- Muela, I.; Navas, J.F.; Ventura-Lucena, J.M.; Perales, J.C. How to pin a compulsive behavior down: A systematic review and conceptual synthesis of compulsivity-sensitive items in measures of behavioral addiction. Addict. Behav. 2022, 134, 107410. [Google Scholar] [CrossRef]
- Armstrong, L.E.; VanHeest, J.L. The Unknown mechanism of the overtraining syndrome. Sport. Med. 2002, 32, 185–209. [Google Scholar] [CrossRef]
- Varghese, F.P.; Brown, E.S. The hypothalamic-pituitary-adrenal axis in major depressive disorder. Prim. Care Companion J. Clin. Psychiatry 2001, 3, 151–155. [Google Scholar] [CrossRef]
- Kreher, J. Diagnosis and prevention of overtraining syndrome: An opinion on education strategies. Open Access J. Sport. Med. 2016, 7, 115–122. [Google Scholar] [CrossRef][Green Version]
- Keay, N. Hormones, Health, and Human Potential; Sequoia Books: London, UK, 2022. [Google Scholar]
- Mountjoy, M.; Sundgot-Borgen, J.K.; Burke, L.M.; Ackerman, K.E.; Blauwet, C.; Constantini, N.; Lebrun, C.; Lundy, B.; Melin, A.K.; Meyer, N.L.; et al. IOC consensus statement on Relative Energy Deficiency in sport (red-S): 2018 update. Br. J. Sport. Med. 2018, 52, 687–697. [Google Scholar] [CrossRef] [PubMed][Green Version]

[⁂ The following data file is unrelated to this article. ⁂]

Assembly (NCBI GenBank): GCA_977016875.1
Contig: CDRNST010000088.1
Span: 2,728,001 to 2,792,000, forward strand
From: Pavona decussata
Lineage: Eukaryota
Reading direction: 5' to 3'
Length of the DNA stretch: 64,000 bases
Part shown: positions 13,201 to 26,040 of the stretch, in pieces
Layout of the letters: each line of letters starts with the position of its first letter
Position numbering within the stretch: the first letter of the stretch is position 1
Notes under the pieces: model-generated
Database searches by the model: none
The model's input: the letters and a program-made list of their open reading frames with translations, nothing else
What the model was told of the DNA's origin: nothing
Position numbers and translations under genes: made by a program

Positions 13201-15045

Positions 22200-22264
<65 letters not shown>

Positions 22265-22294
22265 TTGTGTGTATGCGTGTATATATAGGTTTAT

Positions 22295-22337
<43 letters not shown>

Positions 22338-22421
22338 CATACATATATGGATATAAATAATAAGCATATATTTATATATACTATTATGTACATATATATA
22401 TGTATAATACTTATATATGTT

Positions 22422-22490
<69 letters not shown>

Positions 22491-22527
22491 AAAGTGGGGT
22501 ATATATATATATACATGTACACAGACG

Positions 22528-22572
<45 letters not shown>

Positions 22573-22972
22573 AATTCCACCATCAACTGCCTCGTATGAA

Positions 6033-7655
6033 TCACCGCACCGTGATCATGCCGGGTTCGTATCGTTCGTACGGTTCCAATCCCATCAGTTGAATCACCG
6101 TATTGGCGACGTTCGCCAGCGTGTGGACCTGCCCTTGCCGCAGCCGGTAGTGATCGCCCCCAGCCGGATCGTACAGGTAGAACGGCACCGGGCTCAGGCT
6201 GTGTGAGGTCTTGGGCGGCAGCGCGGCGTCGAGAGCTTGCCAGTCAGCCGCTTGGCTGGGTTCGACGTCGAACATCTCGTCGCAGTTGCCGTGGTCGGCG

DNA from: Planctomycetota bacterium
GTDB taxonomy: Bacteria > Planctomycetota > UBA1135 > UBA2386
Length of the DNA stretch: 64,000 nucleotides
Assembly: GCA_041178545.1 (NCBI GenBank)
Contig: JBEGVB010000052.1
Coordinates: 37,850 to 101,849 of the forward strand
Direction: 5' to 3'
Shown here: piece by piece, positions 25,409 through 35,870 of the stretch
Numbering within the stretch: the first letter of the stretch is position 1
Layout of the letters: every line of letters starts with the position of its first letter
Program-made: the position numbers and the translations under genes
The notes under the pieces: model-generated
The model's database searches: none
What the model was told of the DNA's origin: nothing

- Bedkowski, J. Medical—IAU—International association of Ultrarunners. IAU. 2018. Available online: https://iau-ultramarathon.org/medical.html (accessed on 24 November 2022).
- Kennedy, M.D.; Knight, C.J.; Falk Neto, J.H.; Uzzell, K.S.; Szabo, S.W. Futureproofing Triathlon: Expert suggestions to improve health and performance in triathletes. BMC Sport. Sci. Med. Rehabil. 2020, 12, 1. [Google Scholar] [CrossRef] [PubMed]
- World Ultracycling Association. 2022. Available online: https://www.ultracycling.com/ (accessed on 30 November 2022).
- Union Cycliste Internationale. Home. Available online: https://www.uci.org/ (accessed on 30 November 2022).
- Phelps, M.; Drehs, W. Michael Phelps: ‘This Is the Most Overwhelmed I’ve ever Felt’. ESPN. 2020. Available online: https://www.espn.com/olympics/story/_/id/29186389/michael-phelps-most-overwhelmed-ever-felt (accessed on 30 November 2022).
- Beals, C. Growing Pains. Cody Beals. 2022. Available online: https://www.codybeals.com/2019/04/growing-pains/ (accessed on 30 November 2022).
- Sturm [@sarah_sturmy] SZ. Posts [Instagram profile]. Instagram. Available online: https://www.instagram.com/sarah_sturmy/?hl=en (accessed on 1 December 2022).
- Pae, C.-U. Why systematic review rather than narrative review? Psychiatry Investig. 2015, 12, 417–419. [Google Scholar] [CrossRef] [PubMed][Green Version]
- Daley, M.M.; Reardon, C.L. Bipolar disorder and athletes: A narrative review. Curr. Sport. Med. 2021, 20, 638–644. [Google Scholar] [CrossRef] [PubMed]